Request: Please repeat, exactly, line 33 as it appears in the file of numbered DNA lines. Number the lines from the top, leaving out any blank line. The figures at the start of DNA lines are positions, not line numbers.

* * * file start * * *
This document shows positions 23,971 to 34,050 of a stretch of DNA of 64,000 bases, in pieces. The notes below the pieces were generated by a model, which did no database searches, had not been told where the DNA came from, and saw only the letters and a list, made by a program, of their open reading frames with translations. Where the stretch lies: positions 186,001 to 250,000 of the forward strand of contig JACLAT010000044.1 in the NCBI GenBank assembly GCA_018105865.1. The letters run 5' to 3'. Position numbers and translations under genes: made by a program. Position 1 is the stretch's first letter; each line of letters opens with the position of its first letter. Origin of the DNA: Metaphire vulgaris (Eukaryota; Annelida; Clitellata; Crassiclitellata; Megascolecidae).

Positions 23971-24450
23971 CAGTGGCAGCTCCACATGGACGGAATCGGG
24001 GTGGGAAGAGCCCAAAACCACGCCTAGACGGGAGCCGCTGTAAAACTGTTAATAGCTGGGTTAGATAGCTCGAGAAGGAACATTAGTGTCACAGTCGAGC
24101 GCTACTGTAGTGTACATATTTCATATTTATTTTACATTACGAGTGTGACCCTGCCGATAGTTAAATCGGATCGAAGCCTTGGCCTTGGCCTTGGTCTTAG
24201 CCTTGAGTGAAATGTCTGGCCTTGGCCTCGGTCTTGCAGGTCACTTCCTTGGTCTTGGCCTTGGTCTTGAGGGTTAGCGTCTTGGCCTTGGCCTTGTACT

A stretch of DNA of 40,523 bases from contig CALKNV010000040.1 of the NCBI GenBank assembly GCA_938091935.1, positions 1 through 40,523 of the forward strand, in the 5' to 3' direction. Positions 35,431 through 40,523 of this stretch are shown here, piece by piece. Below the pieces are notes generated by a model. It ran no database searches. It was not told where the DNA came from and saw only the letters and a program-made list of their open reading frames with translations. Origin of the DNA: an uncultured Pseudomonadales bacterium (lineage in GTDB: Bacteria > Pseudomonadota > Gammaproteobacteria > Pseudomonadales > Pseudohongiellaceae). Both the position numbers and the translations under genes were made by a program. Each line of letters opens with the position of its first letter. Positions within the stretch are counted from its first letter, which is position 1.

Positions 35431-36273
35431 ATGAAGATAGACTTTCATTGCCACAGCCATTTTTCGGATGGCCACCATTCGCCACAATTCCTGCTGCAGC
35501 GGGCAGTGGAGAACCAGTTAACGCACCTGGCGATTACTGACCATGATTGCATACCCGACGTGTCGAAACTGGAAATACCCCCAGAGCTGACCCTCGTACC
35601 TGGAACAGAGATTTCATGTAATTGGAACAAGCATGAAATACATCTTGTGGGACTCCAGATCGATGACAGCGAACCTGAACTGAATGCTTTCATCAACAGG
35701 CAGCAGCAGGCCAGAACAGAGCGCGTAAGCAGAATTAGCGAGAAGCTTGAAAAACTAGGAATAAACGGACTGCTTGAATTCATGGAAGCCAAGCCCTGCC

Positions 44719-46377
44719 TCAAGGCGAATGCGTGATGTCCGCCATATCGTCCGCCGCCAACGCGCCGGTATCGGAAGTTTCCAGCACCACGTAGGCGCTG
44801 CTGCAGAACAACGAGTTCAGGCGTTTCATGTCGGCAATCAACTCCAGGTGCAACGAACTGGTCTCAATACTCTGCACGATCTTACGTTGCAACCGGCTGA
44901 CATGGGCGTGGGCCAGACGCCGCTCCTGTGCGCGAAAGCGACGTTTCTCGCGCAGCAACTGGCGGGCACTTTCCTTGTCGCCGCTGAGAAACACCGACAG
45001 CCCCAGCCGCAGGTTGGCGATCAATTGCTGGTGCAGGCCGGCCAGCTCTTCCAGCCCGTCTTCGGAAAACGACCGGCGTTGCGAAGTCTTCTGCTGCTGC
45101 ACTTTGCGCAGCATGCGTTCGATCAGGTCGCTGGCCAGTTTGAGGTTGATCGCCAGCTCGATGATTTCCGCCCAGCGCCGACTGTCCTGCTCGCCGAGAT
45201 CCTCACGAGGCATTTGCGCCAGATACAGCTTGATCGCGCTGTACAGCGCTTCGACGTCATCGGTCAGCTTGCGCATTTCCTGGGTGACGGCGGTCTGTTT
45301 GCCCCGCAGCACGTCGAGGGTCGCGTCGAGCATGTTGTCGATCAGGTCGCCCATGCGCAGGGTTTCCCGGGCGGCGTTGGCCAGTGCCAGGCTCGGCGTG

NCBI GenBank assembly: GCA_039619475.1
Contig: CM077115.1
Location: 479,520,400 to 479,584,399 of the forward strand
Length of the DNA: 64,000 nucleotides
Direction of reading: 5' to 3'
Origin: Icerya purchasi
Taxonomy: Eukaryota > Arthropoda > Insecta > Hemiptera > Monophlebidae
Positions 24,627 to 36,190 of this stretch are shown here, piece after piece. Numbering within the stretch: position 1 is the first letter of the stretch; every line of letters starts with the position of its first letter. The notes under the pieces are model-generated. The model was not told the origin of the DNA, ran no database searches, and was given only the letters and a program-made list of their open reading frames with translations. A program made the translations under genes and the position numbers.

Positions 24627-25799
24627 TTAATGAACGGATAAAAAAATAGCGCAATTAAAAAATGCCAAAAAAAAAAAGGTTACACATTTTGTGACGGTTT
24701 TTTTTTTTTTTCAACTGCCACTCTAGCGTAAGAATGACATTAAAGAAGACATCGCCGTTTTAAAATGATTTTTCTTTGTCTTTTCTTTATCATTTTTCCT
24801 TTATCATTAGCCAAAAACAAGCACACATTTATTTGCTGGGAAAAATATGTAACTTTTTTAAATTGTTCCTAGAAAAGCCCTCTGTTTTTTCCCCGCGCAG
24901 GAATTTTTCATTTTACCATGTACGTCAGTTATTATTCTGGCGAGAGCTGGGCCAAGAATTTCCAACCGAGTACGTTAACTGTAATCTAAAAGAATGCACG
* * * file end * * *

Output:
24901 GAATTTTTCATTTTACCATGTACGTCAGTTATTATTCTGGCGAGAGCTGGGCCAAGAATTTCCAACCGAGTACGTTAACTGTAATCTAAAAGAATGCACG